This is another novel I picked up thanks to an Audie Cornish interview with Michael Donkor that I heard on NPR’s All Things Considered while driving home earlier this fall. I came in right as they were talking about Donkor’s ear for language, and the rhythms of different accents are one of the many things that stood out to me in the novel as well as the interweaving of expressions in Twi, a Ghanaian dialect.
It’s a story about relationships—one is between Belinda, a 17-year-old housegirl working for a wealthy family in Kumasi, Ghana, and her young charge, Mary—a housegirl in training. Mary is talkative, energetic, and only sometimes obedient, but also like a sister to Belinda. However, the other relationship begins when Belinda is hired by friends of her current employers to come work for them in London, leaving Mary behind. Nana and Doctor Otuo have hired Belinda not to cook or clean but to be a companion to their 17-year-old daughter, Amma. Over the last year, Amma has shifted from a bright and engaged honor student to a sullen teen her parents don’t recognize and they hope that Belinda will provide a good example of what a young Ghanaian woman should be.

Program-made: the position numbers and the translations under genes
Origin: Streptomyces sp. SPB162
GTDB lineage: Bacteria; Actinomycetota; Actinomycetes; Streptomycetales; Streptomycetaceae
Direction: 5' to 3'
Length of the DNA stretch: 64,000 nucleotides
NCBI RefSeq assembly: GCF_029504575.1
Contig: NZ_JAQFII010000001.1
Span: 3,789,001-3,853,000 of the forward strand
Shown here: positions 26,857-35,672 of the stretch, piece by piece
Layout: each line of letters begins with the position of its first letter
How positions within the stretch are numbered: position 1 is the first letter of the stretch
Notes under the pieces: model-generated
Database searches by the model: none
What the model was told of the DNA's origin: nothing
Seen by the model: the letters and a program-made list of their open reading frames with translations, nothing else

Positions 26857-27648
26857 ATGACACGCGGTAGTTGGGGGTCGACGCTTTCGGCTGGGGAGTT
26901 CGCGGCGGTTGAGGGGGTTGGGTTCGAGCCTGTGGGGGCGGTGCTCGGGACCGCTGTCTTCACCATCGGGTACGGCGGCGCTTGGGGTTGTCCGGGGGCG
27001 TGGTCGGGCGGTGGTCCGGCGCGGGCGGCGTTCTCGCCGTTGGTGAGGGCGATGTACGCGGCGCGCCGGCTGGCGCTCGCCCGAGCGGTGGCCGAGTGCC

Though the same age, Belinda and Amma, come from such different worlds that initially the gulf between them seems too wide. Belinda can’t understand why a girl with so much privilege and opportunity is so sad and angry, and Amma can’t fathom the world that Belinda comes from—where numerous forces shape and limit her narrow path. The clashes both young women experience involve culture, socio-economics, and identity.
However, what I really appreciate about this novel is that it is not some “after-school” special where all problems are solved by the two girls becoming friends. Instead, it is a story about how the relationship they develop changes them but in subtle ways that don’t affect their lives in dramatic fashion. Both begin to see the webs that entangle each other and to offer support if not solutions.
Again, this novel doesn’t wrap up neatly at the end but leaves you wondering about the fate of both Belinda and Amma as they attempt to live their lives.